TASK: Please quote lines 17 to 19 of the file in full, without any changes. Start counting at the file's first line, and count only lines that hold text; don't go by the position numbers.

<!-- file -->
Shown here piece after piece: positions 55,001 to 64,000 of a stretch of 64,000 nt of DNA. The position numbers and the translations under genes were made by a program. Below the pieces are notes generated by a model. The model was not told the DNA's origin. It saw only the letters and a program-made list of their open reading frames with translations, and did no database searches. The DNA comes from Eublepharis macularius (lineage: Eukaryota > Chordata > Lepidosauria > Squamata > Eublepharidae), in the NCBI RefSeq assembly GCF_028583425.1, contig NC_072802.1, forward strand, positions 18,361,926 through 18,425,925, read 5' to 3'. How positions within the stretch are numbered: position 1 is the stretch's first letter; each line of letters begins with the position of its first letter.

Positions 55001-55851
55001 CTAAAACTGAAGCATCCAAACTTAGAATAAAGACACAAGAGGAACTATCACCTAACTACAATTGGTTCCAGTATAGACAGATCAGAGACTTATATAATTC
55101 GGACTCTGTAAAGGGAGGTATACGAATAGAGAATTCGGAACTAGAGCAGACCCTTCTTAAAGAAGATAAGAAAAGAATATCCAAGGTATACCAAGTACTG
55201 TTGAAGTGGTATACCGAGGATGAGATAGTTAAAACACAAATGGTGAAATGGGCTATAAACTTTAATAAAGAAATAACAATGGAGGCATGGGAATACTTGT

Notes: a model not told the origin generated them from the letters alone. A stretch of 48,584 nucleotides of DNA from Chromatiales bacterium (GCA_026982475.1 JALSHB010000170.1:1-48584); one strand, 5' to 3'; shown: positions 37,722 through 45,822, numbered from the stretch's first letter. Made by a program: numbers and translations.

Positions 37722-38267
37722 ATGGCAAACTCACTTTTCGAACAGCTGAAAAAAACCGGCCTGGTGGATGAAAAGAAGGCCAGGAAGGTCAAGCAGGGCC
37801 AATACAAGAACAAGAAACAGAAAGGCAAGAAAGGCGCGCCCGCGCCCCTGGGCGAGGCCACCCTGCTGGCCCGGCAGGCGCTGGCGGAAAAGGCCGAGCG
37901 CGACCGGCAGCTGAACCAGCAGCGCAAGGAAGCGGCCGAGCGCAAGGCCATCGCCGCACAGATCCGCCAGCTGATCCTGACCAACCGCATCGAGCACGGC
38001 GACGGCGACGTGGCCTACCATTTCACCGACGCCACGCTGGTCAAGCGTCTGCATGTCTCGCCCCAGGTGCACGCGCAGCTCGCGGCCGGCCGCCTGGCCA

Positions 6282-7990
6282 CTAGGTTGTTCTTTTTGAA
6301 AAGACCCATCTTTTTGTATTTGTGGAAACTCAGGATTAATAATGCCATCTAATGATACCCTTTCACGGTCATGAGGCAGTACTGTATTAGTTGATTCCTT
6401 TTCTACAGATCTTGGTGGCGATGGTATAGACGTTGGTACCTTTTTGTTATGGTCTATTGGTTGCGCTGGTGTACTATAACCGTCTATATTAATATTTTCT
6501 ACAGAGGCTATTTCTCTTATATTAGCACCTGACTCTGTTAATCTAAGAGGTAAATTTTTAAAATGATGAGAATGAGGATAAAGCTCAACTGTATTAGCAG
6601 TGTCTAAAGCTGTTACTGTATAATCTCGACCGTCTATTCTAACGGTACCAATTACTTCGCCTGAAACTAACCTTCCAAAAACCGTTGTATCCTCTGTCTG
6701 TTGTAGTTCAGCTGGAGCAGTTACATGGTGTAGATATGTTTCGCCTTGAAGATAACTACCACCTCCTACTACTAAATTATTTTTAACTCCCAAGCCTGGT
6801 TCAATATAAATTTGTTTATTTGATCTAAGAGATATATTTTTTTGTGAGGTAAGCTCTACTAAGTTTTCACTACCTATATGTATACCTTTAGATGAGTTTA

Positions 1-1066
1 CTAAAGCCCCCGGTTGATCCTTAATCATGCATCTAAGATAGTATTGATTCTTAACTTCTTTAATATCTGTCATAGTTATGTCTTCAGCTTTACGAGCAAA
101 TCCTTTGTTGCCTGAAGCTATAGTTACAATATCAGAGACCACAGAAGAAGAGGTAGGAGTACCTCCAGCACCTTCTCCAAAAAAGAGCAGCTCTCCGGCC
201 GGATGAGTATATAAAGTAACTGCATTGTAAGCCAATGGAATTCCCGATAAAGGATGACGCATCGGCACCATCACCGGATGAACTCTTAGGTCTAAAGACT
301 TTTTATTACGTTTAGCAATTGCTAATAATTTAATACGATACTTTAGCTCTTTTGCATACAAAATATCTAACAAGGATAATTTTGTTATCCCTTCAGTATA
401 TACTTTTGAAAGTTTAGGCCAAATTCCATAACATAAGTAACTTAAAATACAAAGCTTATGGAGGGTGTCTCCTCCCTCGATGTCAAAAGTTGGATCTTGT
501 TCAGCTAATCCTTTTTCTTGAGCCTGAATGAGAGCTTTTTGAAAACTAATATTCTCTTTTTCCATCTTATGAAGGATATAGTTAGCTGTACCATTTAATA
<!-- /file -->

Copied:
6601 TGTCTAAAGCTGTTACTGTATAATCTCGACCGTCTATTCTAACGGTACCAATTACTTCGCCTGAAACTAACCTTCCAAAAACCGTTGTATCCTCTGTCTG
6701 TTGTAGTTCAGCTGGAGCAGTTACATGGTGTAGATATGTTTCGCCTTGAAGATAACTACCACCTCCTACTACTAAATTATTTTTAACTCCCAAGCCTGGT
6801 TCAATATAAATTTGTTTATTTGATCTAAGAGATATATTTTTTTGTGAGGTAAGCTCTACTAAGTTTTCACTACCTATATGTATACCTTTAGATGAGTTTA